Deep Linking Draws Visitors

By Jim Rapoza  |  Posted 2002-11-18 Print this article Print

Is it smart to promote a feature that keeps visitors from a site?

Recently I met with representatives from a software vendor, and while they were showing their product, they mentioned how a specific feature could be used to prevent "deep linking." As they finished, I thought to myself, Is it really smart to promote a feature that keeps visitors from coming to a site?

And make no mistake, that is the main issue behind fights over deep linking, which is when a link goes directly to a page within a site rather than to the home page. The fact that content-oriented Web sites that are trying to sell advertising, and thus want as many visitors as possible, fight against deep linking is one of the dumbest things Ive ever heard.

During these fights, the arguments usually boil down to: Deep linking is good because its what makes the Internet great, and Deep linking is bad because people bypass the supposedly more valuable home page. In reality, it boils down to this: Do you want visitors to your site or not?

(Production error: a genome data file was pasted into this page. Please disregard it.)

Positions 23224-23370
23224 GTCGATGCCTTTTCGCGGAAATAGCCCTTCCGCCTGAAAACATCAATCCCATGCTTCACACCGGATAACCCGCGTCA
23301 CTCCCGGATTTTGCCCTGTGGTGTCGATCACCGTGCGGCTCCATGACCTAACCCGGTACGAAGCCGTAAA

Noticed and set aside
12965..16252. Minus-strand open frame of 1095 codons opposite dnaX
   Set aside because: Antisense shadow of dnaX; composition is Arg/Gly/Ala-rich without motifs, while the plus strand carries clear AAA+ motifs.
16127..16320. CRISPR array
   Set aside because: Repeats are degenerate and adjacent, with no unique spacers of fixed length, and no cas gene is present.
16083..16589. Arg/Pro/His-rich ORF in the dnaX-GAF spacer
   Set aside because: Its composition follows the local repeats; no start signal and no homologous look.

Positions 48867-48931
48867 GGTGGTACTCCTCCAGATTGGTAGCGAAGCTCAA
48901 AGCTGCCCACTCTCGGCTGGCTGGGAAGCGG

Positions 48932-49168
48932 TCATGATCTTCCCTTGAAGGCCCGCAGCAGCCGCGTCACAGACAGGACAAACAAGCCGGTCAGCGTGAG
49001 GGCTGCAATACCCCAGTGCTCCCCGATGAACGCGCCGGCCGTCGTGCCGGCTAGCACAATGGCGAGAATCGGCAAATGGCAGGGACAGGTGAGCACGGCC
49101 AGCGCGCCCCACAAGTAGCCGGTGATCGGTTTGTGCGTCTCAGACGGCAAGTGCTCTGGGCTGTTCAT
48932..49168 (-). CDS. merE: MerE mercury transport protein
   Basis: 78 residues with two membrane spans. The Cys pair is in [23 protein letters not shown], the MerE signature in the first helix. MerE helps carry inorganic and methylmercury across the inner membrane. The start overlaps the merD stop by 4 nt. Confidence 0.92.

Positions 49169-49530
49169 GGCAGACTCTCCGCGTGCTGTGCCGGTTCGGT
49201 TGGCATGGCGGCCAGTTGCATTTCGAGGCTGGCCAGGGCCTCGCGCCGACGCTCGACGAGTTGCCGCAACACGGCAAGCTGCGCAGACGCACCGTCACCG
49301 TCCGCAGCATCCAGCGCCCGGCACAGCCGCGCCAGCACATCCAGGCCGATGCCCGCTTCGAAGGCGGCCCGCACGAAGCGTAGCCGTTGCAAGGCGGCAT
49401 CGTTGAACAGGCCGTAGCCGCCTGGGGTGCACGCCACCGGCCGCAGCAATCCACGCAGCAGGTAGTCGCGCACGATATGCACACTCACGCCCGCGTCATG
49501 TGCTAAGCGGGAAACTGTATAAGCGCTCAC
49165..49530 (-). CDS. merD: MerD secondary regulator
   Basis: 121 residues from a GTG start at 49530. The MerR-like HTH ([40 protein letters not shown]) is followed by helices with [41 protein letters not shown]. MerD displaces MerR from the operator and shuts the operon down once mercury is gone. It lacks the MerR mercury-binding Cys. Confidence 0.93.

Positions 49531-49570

Here is how it works. A Web site deep-links to a page in your site. A visitor to that site, one who never goes to your site, sees the link and follows it to the content on your site. At worst, the visitor just reads the page and leaves, with you getting only the hit from that visit. But perhaps the person sees other content he or she likes, follows it and even goes to your valuable home page, possibly even becoming a regular visitor to your site. Without deep linking, that first site doesnt link to any content in your site because it is difficult to find content just from the home page. The visitor never visits your site and you get no additional traffic.

Thats basically the whole argument. If you allow deep linking, you at worst get some traffic and potentially add a lot of traffic. If you dont, you get no additional traffic.

And you cant sell ads without visitors.

Are content sites that fight deep linking cutting their own throats? Let me know at

Jim Rapoza, Chief Technology Analyst, eWEEK.For nearly fifteen years, Jim Rapoza has evaluated products and technologies in almost every technology category for eWEEK. Mr Rapoza's current technology focus is on all categories of emerging information technology though he continues to focus on core technology areas that include: content management systems, portal applications, Web publishing tools and security. Mr. Rapoza has coordinated several evaluations at enterprise organizations, including USA Today and The Prudential, to measure the capability of products and services under real-world conditions and against real-world criteria. Jim Rapoza's award-winning weekly column, Tech Directions, delves into all areas of technologies and the challenges of managing and deploying technology today.

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